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Health Headlines - February 17

Posted Oct 23 2008 2:23pm

Bogus Internet Drugs Contained Powerful Antipsychotic: FDA

The U.S. Food and Drug Administration is reiterating warnings about buying drugs over the Internet after the agency learned that a number of Americans who ordered certain drugs online (Ambien, Ativan, Lexapro, and Xanax) instead received products that initial tests indicate contain a powerful antipsychotic drug called haloperidol.

Haloperidol can cause agitation, sedation and muscle spasms and stiffness. There have been several reports of people in the United States who've sought emergency medical treatment for symptoms such as breathing problems, muscle spasms and stiffness after using the suspect medications they bought over the Internet, the FDA said.

The origin of these potentially dangerous drugs is unknown, but the packages were postmarked in Greece. The consumers in these cases identified a number of Web sites where the drugs were purchased and the FDA said it has launched an investigation.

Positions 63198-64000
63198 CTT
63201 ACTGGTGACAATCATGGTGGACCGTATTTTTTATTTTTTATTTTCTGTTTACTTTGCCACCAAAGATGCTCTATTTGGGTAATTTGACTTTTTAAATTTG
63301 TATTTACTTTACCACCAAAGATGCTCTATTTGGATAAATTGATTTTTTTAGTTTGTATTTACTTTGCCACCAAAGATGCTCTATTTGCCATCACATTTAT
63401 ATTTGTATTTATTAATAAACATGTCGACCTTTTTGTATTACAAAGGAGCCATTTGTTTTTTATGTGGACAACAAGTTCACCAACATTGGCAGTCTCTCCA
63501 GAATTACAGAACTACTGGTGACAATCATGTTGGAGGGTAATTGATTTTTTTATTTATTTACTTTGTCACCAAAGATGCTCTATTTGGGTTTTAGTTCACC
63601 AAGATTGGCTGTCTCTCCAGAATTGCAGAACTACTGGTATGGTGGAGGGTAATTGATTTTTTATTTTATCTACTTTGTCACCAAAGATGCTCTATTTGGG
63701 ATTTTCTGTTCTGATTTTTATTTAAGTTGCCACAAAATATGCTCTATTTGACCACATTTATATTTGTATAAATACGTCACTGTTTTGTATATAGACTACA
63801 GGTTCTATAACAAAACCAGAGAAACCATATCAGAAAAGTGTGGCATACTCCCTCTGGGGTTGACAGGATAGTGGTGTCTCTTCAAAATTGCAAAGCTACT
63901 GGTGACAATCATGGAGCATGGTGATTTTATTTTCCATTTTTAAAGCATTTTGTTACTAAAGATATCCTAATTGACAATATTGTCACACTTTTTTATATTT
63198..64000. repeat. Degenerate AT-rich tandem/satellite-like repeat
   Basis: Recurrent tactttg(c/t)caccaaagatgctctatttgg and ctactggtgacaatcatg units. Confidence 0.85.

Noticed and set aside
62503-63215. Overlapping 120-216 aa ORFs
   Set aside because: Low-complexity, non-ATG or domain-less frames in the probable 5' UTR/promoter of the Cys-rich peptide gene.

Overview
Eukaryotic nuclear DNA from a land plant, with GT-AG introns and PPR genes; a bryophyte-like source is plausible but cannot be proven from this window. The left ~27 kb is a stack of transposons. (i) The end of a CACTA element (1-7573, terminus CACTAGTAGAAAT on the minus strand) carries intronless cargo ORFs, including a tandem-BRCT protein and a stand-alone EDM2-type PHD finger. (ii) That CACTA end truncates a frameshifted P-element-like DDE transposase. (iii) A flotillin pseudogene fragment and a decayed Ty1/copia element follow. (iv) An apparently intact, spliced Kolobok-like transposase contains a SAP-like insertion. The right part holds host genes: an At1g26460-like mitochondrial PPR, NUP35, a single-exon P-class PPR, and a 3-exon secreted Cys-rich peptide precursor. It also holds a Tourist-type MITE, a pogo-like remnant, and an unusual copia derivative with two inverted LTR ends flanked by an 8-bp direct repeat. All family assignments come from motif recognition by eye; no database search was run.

However, due to the deceptive practices used by these outfits, it may be difficult to identify the vendors of the bogus drugs, the agency said.

Consumers should review information on the FDA Web site before they buy any drugs over the Internet, the agency said.

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Roche Seeks Approval of Child-Sized Tamiflu Capsules

Drug maker Roche Holding AG is seeking European and U.S. approval for smaller child-sized capsules of the antiviral drug Tamiflu, considered a front-line defense against a bird flu-triggered pandemic.

The Swiss drug company has filed an application with the European Medicines Agency for approval of two smaller capsules (30 mg and 45 mg) and said it will soon seek U.S. Food and Drug Administration approval, the Associated Press reported.

Currently approved Tamiflu capsules are 75 mg. There is a liquid Tamiflu available for children, but Roche said the smaller capsules will be easier to use and have a longer shelf life than the liquid.

The lower-dose capsules were designed primarily for children, but Roche said they will also be useful in the elderly and other adults who have trouble swallowing the 75 mg capsule, the AP reported.